4 Dec 2015

Amusement Parks poke holes in your wallet

Kelly writes*

We've probably all been to amusement parks. Disney theme parks have some of the highest profits. Disneyland Paris, for example, has generated $700 million in profits opening in 1992.

Disneyworld plays out various strategic schemes that makes us believe that they are offering the best deals, and we fall for them. Every. Single. Time. Most of these strategies can be explained through microeconomic reasoning. These theories are played with us before we even enter these amusement parks.

Price discrimination is played with in various ways to its consumers, specifically third degree price discrimination. This means that they offer special prices to special groups. The most common and obvious price discrimination is to age groups. Disneyland offers different prices for kids and for adults everyone. Although to us, it may seem rather normal that kids are cheaper than adults. But why? Don’t we all benefit from the same entertainment that they offer? We all eat the same things (that are over-priced may I add – but more about that later). But the logical reason is by making kids cheaper – although not be a huge amount – is because it will attract more families, as Disneyland is a family based.

But then there have also been signs of geographical price discrimination. Which is one of the main reasons why Disney world Florida is able to enjoy such high profits. Tourists from around the world all want to experience a day at Disney, while the residents of Florida aren’t too eager to go to this attraction again if it was priced at the price given to tourists, as they have likely experienced it already. This would result in lost profits for Disney Therefore, they have come up with the brilliant idea of the “Florida Resident” discount. As on most days when parks haven’t reached its full capacity of visitors, the marginal costs of adding an additional guest is small due to its sunk and fixed costs. Hence, Disney is able to accommodate the demographic discrimination by lowering the marginal revenue that is guaranteed by Floridian visitor. Thus, it would be most logically for a price maximizing firm to charge less, as long as prices are set above the marginal cost of each visitor and still keep the decency of the price structures. Although there is price discrimination, I must admit, this is a innovative way of maximizing its profits to its millions of visitors.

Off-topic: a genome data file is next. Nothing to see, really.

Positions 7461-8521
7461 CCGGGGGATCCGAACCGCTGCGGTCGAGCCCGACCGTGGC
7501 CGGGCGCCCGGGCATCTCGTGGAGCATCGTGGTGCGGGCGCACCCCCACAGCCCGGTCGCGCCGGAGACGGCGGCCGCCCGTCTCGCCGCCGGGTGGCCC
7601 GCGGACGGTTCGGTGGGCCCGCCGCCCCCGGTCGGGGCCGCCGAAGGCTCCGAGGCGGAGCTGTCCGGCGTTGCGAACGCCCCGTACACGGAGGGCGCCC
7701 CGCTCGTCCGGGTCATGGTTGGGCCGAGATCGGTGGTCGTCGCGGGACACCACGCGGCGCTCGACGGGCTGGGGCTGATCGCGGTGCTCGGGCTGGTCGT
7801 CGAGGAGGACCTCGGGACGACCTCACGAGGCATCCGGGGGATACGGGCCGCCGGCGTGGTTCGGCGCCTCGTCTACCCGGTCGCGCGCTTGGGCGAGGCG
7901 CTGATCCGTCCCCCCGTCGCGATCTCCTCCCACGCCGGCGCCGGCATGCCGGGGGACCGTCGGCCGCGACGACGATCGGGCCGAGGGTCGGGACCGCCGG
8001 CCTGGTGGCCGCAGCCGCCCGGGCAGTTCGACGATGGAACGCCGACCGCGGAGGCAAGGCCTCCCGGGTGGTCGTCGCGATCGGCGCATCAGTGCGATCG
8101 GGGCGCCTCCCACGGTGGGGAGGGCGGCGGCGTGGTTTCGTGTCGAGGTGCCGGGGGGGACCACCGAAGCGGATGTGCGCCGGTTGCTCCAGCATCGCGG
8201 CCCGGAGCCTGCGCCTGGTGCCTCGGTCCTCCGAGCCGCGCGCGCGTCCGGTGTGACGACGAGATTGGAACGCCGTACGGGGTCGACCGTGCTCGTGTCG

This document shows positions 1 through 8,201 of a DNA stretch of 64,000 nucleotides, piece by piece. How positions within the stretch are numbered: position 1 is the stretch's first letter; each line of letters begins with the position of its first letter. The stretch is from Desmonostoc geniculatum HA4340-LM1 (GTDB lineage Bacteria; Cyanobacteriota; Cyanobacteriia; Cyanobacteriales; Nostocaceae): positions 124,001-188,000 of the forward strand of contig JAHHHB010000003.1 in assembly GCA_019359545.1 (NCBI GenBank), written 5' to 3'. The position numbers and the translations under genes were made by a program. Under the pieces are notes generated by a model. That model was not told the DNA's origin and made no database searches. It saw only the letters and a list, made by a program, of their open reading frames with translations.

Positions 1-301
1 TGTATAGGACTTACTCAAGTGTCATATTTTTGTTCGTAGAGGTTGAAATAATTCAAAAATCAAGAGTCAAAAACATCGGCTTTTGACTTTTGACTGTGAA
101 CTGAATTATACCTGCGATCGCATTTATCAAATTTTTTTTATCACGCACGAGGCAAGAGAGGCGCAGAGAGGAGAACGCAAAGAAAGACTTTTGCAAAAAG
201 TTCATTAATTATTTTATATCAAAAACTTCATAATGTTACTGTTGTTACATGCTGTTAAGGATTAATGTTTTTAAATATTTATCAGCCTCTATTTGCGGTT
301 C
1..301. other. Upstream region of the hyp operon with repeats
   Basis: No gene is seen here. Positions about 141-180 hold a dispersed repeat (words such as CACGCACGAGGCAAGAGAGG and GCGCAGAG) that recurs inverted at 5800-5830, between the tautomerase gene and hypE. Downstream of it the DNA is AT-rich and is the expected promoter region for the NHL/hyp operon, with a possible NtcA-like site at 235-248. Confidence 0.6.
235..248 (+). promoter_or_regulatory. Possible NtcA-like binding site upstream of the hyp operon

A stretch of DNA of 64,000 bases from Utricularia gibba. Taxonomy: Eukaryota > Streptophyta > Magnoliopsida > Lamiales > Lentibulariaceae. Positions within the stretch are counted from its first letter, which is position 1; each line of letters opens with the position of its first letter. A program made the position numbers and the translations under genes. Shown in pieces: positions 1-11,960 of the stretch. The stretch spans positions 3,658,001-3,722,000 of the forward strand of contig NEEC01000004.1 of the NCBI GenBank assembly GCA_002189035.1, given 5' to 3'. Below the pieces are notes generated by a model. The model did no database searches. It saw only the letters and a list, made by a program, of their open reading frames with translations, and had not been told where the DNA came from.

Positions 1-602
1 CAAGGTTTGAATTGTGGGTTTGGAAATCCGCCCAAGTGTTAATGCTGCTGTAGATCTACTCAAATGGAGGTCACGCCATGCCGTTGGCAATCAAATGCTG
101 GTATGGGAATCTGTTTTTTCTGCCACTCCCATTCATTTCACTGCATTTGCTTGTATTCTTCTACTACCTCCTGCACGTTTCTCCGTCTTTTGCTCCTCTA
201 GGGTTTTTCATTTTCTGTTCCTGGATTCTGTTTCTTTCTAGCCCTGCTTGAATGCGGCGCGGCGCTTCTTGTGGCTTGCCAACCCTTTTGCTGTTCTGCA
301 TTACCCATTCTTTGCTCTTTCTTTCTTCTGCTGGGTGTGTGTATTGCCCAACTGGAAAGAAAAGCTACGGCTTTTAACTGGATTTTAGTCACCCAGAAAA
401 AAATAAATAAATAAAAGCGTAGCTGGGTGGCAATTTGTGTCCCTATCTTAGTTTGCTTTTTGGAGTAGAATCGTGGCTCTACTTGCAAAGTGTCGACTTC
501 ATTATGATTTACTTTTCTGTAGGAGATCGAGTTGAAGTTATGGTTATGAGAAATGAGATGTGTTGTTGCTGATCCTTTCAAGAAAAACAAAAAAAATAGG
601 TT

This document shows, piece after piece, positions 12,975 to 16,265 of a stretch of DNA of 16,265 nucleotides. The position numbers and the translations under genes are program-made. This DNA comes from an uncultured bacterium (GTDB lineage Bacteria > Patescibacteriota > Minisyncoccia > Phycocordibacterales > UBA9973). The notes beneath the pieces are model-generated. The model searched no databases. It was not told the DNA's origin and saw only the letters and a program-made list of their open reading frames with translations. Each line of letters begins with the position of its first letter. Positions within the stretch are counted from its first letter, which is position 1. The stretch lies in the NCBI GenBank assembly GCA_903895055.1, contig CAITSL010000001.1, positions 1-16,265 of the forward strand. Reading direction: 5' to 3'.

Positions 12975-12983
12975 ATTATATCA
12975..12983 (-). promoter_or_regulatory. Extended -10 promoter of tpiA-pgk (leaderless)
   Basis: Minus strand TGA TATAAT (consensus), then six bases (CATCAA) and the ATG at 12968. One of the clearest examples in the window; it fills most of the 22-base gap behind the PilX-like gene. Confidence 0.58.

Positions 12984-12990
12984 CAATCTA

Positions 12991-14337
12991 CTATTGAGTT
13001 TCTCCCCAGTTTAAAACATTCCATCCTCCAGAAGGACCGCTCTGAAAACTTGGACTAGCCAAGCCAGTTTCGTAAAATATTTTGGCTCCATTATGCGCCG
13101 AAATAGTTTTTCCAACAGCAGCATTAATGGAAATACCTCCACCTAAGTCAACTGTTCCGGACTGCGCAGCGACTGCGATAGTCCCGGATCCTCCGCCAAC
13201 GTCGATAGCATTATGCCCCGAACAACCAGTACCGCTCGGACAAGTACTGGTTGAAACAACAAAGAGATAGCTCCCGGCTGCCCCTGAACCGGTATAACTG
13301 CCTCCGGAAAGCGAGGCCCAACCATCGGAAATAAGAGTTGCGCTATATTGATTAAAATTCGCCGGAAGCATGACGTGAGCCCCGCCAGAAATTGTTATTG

And now lets briefly look at what happens when we finally enter these magical Disney amusement parks. Because once we enter, we have entered a monopoly; a monopoly over everything. Whether it is food, drinks, merchandise, toilets or any other service we can purchase. This is because if we want to buy anything, the only place we can buy something is from them, as there are no substitutes or cheaper choices available to us. So we have no option but to buy food and drinks from there and from them, thus, setting its prices way above average (but somehow still keeping its integrity). Just like their merchandise, there is no other place where we can buy “the real deal”, so we are likely to buy it there, especially tourist as its an experience to remember. Yet again, Disneyland is able to maximize their profits.

Bottom Line: Disney’s amusements park will always win and maximize its profits due to its innovative and strategic microeconomic theories that they play on us, its consumers, on a daily basis. There is no escaping or saving our money if we want to enjoy a day at their amusement parks.

* Please comment on these posts from my microeconomics students, to help them with unclear analysis, other perspectives, data sources, etc.